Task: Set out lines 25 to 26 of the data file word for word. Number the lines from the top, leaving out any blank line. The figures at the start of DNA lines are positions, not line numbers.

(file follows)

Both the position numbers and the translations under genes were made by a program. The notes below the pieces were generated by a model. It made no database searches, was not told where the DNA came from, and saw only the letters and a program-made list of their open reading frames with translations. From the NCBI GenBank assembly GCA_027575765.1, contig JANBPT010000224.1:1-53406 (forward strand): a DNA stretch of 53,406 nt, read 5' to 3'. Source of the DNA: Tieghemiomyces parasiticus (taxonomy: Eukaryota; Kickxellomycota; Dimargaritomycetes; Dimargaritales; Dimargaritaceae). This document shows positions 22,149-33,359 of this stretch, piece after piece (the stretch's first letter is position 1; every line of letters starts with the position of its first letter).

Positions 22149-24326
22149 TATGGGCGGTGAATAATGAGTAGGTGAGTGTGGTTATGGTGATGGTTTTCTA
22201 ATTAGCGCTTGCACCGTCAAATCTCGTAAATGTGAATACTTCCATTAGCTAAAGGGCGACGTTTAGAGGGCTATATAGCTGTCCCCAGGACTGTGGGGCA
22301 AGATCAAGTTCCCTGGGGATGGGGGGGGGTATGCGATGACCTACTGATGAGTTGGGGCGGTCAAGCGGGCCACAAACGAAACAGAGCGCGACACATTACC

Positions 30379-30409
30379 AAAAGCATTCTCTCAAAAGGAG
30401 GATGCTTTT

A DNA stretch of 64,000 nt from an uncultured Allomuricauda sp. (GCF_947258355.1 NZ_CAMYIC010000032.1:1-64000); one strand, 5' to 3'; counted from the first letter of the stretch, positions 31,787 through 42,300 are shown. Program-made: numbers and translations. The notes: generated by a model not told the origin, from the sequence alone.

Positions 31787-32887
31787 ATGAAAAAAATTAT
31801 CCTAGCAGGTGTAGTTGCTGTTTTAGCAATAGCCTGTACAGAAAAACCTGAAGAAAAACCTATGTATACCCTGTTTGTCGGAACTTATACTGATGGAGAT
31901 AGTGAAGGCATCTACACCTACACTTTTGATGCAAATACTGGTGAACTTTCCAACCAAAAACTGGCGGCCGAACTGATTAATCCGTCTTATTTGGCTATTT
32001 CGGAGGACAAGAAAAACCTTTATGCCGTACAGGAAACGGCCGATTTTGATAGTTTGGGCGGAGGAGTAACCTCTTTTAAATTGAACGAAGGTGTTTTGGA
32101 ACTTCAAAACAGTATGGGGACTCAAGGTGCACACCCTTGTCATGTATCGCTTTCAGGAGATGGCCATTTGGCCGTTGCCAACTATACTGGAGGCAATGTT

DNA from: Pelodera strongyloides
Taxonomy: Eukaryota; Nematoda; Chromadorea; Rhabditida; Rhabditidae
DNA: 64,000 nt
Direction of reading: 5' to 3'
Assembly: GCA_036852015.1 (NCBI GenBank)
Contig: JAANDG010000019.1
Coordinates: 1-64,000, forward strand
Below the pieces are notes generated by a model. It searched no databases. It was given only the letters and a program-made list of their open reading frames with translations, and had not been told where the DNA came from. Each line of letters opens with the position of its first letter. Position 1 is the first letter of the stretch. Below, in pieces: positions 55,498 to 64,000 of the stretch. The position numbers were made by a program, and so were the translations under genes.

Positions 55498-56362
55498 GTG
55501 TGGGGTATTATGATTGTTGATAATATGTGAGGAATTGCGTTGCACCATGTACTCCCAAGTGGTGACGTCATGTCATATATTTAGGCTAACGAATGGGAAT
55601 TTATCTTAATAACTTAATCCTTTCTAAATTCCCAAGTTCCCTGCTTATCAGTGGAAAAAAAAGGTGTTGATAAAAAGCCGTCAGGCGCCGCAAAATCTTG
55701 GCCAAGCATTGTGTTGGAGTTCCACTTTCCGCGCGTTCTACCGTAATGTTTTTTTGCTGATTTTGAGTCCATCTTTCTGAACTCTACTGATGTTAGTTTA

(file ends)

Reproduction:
55498 GTG
55501 TGGGGTATTATGATTGTTGATAATATGTGAGGAATTGCGTTGCACCATGTACTCCCAAGTGGTGACGTCATGTCATATATTTAGGCTAACGAATGGGAAT